And suththe with a clout of here hi rodde it wel vaste.
A, Loverd, muche was the pine that ech up other was there.
Ruthe it was such pine to se wo so of ruthe were;
And evere lai this holy man, as him nothing nere
To sulte so that quike vleiss and robby with an here.10
Tho Dacian isey that he ne mighte overcome him so,
He let binde this holyman and in strong prison do.
Ther he lay al longe night to other wowe inowe.11
The tormentors amorwe tovore Dacian him drowe.
Hi fondede tho in eche manere yif hi mighte turne his thoght,
Ac hi seie tho wel echone that it was al for noght.
Dacian let make a weol of bras so strong so he mighte,
And ssarpe swerdes thicke aboute theron faste he pighte,
And let nyme this holyman and there above him do,12
That the swerdes ssolde his body rente and todrawe ato.
Anon so hi this holiman aboute this weol broghte,
That weol tobrak, as God it wolde, and tobrusede it al to noghte
So that this holyman harmles therof was.
Wel wroth was Dacian so he sei this cas.
A forneis he let nyme of bras and fulde it fol of led.
A strang fur he let makie inou, as he nom sone his red.13
Tho this was al ymult and boiled wel vaste,
He let nyme this holyman and amidde caste.
Sein Gorge nom up his hand and the Crois bivore him made,
And in wellinde led wel baldeliche gan wade.
Theron he sat wel softe adoun as him nothing nere,
And lenede him to the brerde14 stille as he aslepe were,
And lay as he in reste were, forte that led attelaste
Was al into the cold iturnd that boillede er so vaste.
Loverd, much was Thi mighte, as me mighte ther ise,
That eny man in welde led so mighte harmles be.
Tho Dacian this isei, his wit him was nei bynome.
"Mahon," he sede, "hou geth this? war is thi mighte bicome
Wanne I ne may this foule theof overcome in none wise?
Ich ssel bynime him sone his lif ne ssel he nevere arise."
His dome he gan to give anon that hi Sein Gorge nome
And drou him out thoru al the toun forte hi withoute come
And that hi smite of, withoute toun, his heved attelaste,
And his body there in some voul place to wilde bestes caste.
Tho this dome was thus igive, it nas noght ilete.
Hi lete drawe this holy man wel villiche thoru the strete
Forte hi come withoute toun ther hi wolde is heved of smite.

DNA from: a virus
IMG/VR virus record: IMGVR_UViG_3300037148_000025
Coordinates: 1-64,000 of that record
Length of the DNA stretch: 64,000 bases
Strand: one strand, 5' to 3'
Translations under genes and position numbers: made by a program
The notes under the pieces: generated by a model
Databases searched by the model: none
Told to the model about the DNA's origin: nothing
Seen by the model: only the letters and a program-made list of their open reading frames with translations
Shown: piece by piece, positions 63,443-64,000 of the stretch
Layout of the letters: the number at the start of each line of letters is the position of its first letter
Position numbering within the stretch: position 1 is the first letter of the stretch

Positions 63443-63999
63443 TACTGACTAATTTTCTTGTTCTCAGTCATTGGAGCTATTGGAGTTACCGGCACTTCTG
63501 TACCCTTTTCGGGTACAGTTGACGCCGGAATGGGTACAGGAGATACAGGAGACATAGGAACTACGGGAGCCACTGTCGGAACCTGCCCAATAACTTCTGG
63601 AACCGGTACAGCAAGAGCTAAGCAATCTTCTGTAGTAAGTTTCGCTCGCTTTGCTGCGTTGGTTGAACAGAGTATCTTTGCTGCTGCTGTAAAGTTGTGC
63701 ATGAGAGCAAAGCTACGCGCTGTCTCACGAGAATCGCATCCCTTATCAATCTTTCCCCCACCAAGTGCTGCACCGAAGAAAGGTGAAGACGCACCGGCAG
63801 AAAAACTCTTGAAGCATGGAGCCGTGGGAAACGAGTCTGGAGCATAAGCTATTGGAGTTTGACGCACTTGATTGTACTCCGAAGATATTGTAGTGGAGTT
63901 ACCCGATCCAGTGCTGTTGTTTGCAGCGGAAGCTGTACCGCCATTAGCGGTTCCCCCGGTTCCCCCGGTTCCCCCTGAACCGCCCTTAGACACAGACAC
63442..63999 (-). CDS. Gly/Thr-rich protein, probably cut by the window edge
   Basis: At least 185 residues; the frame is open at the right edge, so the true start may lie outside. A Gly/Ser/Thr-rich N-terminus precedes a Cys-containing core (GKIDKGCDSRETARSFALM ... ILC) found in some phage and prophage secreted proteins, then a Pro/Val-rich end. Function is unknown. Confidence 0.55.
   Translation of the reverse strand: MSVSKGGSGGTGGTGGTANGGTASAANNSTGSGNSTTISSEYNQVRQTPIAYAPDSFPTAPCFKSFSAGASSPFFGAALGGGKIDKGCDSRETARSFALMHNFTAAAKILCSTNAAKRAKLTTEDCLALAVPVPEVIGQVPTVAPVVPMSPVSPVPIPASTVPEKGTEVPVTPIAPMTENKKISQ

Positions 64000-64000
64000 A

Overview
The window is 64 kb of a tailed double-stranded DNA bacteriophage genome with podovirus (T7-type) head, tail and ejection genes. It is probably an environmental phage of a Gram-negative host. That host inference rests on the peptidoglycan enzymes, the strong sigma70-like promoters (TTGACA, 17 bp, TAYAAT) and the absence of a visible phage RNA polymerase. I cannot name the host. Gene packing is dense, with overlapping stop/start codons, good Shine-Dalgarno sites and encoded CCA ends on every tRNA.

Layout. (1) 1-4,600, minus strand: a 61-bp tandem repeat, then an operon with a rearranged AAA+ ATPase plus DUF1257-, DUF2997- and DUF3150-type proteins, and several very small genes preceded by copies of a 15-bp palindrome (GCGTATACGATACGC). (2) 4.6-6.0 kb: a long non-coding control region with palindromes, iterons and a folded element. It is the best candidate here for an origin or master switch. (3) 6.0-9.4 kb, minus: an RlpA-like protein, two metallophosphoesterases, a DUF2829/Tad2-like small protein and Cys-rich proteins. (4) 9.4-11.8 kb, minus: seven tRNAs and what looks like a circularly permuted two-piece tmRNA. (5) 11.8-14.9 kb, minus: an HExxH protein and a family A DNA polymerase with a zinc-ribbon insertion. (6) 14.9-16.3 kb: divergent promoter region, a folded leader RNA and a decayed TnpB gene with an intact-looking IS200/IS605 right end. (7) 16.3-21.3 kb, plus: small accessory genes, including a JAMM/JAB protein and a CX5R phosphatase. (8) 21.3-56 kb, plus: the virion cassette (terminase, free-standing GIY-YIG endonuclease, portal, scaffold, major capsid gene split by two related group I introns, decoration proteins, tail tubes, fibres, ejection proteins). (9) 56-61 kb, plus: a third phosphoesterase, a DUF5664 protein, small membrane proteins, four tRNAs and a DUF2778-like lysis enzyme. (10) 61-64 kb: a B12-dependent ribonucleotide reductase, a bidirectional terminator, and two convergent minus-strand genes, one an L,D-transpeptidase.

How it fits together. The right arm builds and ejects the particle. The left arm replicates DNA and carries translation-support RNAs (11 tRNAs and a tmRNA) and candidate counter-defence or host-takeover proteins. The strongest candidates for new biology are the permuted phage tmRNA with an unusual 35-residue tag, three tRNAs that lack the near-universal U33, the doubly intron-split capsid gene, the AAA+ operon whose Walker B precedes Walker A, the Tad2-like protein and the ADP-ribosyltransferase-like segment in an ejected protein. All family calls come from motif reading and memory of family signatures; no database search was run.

Hore arme hi drowe vorth and wette it kene to bite.15
"Leve bretheren," quath Sein Gorge, "an stonde abideth yute.
Forte ich habbe to Jesu Crist my preiere ido a lite."
His honden he huld up anhei, adoun he sat akné.
"Loverd," he sede, "Jesu Crist that al thing mighte ise,
Grante me, yif it is Thi wille, that wo so in faire manere
Halt wel mi day in Averil, for mi love an eorthe here,
That ther ne valle in thulke hous no qualm in al the yere,
Ne gret siknesse ne honger strang that therof ne be no fere.16
And wo in peril of the se to me bit his bone,
Other in other stude perilous help him therof sone."
Tho hurde hy a vois of hevene that to him sede iwis,
"Come vorth to me my blessed child. Thi bone ihurd is."
Tho his heved was of ysmite, as al that folk ysey,
Angels nome his holy soul and bar up to hevene an hey,
Ther he is in grete Joye that last withoute ende.
Nou God for Sein Gorges love us lete al thuder wende.
find written
Cappadocia; born; begotten; (see note)


saw; as he was passing by

companions; these
[the] devil's offspring (lit., chickens); (see note)
in the Psalter it is written; (see note)
When; grimaced; foamed fast; (see note)

Fair friend (Fine fellow); (see note)
power; gods' [power]
(see note)

immediately whence

am called

(see note)
firmly placed
(see note)
on high; a kind of cross; (see note)

sharp flesh-hooks
tore to pieces
oil; (see note)
When; pitiful
(see note)

where; gone before
haircloth; rubbed; very hard
pain; each upon other
for anyone possessed of pity
as if it were nothing to him

saw; might not; (see note)

next morning before

wheel; (see note)
he firmly thrust therein

rend and tear apart
as soon as they; near to
shattered itself

cauldron; filled it full

melted; vigorously
in the middle [of the cauldron]; (see note)

boiling lead
as if to him it were nothing


great was Your power; men
boiling hot
he was nearly deprived of his wits
Mohammed; (see note)
sentence; should take; (see note)
given; not at all delayed
most vilely
(see note)

abide one moment yet
said for a little while

fall; pestilence/illness

whoever; sea; offers his prayer
Or in another perilous place